When we turned over the reins of this column to teen-sex counselor Anthony "Uncle Tony" LaFemina in May of this year, little did we realize that the result would be insanely popular (read: For once, almost nobody wrote in to complain about the jarring interruption in four-color real estate ads). So we were a receptive bunch indeed when Uncle Tony contacted us recently and asked to extend his Orlando Weekly pedigree into the field of parenting tips for modern mommies and daddies. It seems the issue of child-rearing has become particularly salient to Uncle Tony all of a sudden – and he wouldn't elaborate any further – but we could hear the sincerity in his voice as it traveled down the wires from Union City, N.J., begging for a forum in which he could teach parents everything they need to know. So we're proud to present this sampling of questions and answers from his forthcoming book on the subject, What to Expect in the First Five to Ten.

Dear Uncle Tony:

My 5-year-old is a real handful. From the minute he gets up in the morning to the time his head finally hits the pillow at night, he's always making a scene about something or other. What cereals I should buy, when we can have a puppy, how long he gets to play on the Xbox before dinner … every little thing turns into a major production, usually delivered at about 130 decibels. Sometimes I think he's doing it just to get a rise out of me. What's a mother to do?

Shriek and Destroy

Dear Shriek:

You hit the nail right on the head, sweetheart. The little paisan wants to see how easy it is to push your buttons. And every time you let on that his little Courtney Love routine is making you hot under the collar, you're giving him the green light to keep on doing it.

Instead, what you want to do is act like nothing fazes you, no matter how out of hand he gets. Junior boosts your Zippo and lights the carpet on fire? "Oh, dear," you say. "I was going to use that lighter to get you started on your first pack of Kools. Now I guess we'll have to wait until you're 21." No matter what happens, the idea is to shrug your shoulders and move on like nothing happened. It's the best way to – as a pamphlet I once leafed through put it – "render him powerless."

Oh, and know what else will render him powerless? Blackjack to the forehead. Works just like a snooze alarm.

Dear Uncle Tony:

I want to feed my kids the foods that are best for them, but I don't know what to buy. Help!

Lost in the Supermarket

Dear Lost:

Of course you're confused: There's so much bogus information out there these days, most of it being pushed by smart-mouthed "nutritionists" who just want to sell books. For the real inside skinny, order the one volume you can't live without: What to Expect in the First Five to Ten, available for $29.95 from 1-888-ASK-TONY. (Or visit and do a search for the phrase "vanity publishing.") In the meantime, tune the "experts" out and use your common sense. Calamari, for instance, is an excellent source of protein. But stay away from fruits and vegetables if you can: They made my cousin Carmine swell up like Gary Busey's pituitary gland.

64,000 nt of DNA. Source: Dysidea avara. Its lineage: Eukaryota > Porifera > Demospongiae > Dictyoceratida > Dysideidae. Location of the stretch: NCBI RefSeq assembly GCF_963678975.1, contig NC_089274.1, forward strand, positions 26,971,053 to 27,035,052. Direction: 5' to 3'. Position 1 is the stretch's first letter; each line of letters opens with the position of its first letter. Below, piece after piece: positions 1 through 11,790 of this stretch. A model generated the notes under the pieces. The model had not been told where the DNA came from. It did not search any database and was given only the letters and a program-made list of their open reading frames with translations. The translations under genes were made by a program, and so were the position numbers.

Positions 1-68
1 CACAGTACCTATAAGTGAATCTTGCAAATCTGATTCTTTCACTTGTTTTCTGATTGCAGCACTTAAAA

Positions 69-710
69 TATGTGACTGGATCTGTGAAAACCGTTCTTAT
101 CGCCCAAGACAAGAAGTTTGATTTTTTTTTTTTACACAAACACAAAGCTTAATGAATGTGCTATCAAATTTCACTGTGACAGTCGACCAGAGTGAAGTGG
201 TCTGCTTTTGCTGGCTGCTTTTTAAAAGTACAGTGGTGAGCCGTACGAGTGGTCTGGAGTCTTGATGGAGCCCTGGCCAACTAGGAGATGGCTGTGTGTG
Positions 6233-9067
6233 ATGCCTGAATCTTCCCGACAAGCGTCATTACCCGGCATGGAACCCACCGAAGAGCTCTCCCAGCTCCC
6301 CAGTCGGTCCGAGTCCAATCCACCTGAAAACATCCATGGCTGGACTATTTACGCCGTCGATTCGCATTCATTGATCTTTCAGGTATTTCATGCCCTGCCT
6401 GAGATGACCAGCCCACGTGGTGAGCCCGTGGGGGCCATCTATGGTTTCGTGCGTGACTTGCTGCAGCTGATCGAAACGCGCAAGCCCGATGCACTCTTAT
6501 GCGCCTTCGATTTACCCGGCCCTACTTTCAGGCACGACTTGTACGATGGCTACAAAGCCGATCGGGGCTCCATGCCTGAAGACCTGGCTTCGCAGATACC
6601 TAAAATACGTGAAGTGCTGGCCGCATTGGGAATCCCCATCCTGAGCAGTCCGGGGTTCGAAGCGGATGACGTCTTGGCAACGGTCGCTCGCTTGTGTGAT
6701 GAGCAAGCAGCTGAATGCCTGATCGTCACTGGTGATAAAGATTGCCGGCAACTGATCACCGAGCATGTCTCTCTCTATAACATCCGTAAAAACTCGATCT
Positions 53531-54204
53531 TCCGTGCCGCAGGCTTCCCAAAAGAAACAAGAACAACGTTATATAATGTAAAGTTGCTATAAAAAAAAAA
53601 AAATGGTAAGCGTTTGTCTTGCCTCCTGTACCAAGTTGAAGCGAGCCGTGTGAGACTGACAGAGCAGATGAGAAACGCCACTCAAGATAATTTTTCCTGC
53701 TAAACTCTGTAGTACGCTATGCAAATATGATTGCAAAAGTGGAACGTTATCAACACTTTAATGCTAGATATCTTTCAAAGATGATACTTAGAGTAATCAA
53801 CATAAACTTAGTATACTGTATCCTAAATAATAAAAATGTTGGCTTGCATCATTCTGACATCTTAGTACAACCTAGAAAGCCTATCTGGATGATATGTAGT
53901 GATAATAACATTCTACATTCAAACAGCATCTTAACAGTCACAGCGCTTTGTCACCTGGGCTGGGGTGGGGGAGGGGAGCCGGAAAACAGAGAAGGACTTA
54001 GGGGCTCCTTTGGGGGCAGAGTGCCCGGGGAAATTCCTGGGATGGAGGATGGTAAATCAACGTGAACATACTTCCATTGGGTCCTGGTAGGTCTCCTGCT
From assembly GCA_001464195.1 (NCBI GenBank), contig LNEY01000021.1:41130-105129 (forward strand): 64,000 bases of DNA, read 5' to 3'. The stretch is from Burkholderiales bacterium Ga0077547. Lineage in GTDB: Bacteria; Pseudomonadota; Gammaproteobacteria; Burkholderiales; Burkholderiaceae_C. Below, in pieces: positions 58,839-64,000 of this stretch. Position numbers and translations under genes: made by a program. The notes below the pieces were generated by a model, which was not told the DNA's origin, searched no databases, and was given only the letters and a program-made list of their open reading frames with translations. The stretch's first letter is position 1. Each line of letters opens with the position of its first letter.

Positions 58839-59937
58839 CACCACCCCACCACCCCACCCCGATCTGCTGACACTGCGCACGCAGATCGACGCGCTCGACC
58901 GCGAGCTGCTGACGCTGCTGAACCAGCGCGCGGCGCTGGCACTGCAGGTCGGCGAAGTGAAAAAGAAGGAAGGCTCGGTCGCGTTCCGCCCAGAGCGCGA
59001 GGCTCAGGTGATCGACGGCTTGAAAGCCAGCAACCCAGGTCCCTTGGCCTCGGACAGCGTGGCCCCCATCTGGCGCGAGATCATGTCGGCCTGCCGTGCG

Dear Uncle Tony:

I'm a new dad who works long hours, so I don't get to spend as much time with our baby as I'd like. But I'm starting to get concerned about how often he gets sick. It seems like every time I come home at night, he's throwing up something that looks like a tie-dyed shirt my kid brother brought back from Burning Man. Is this normal behavior in the first months? My wife says it is, but I really have to wonder.

Retch Man, Poor Man

Dear Retch:

I hate to break it to you, but something is rotten in the state of Finland. You may love your wife and think the sun shines out of her can, but she has a serious screw loose that's putting your kid in jeopardy. And I know all about her problem, because I saw a TV special on it one night when the NCAA Final Four ran short. It's called Stockholm Syndrome by Mennen, or something, and she's got it bad. What it means is that the broad is making your kid sick – maybe by feeding it Halls Mentho-Lyptus, maybe by forcing it to watch The Princess Diaries – just so she can score Florence Nightingale points by staying up with it all night while you sleep off a hard day of auto detailing.

Needless to say, this is a situation that calls for tact and gentility. One afternoon, when she's off her guard and the wee one has gone down for a nap, sit her down, look lovingly into her eyes and say, "Honey, you're as crazy as a shithouse rat." Only then will she notice that the "kid" in the other room is a four-pound bag of Ruffles, there's a taxi idling outside and the locksmith is whistling his way up the front walk.

Dear Uncle Tony:

I'm a 16-year-old girl from Jacksonville, Fla. I just found out I'm pregnant, and I couldn't be any happier if I had planned it this way. But I'm anxious, too. Will I be a good parent? How is my lifestyle going to change? How much time should I expect to spend hunting for bargains in the kids' bins at Ross? I guess what I'm trying to say is, TELL ME EVERYTHING!

A Whole New World

Dear Hole:

Relax, my excitable little fawn. Bringing up a baby may look complicated, but it's the one thing that, deep down, everybody knows how to do. Otherwise, God wouldn't make so many of us do it, right? For extra help to get you through the rough patches, pick up What to Expect in the First Five to Ten, available for $29.95 from 1-888-ASK-TONY or I guarantee that ordering the book will make an instant change in at least one household; yours could be next! And if you think you need to go even deeper, hunt down the parenting book that's the granddaddy of them all – the one even Uncle Tony recognizes as the blueprint for how to deal with small children. It's called The Art of War, and it was written by some guy named Sun Tzu. I think he's Puerto Rican.

[email protected]


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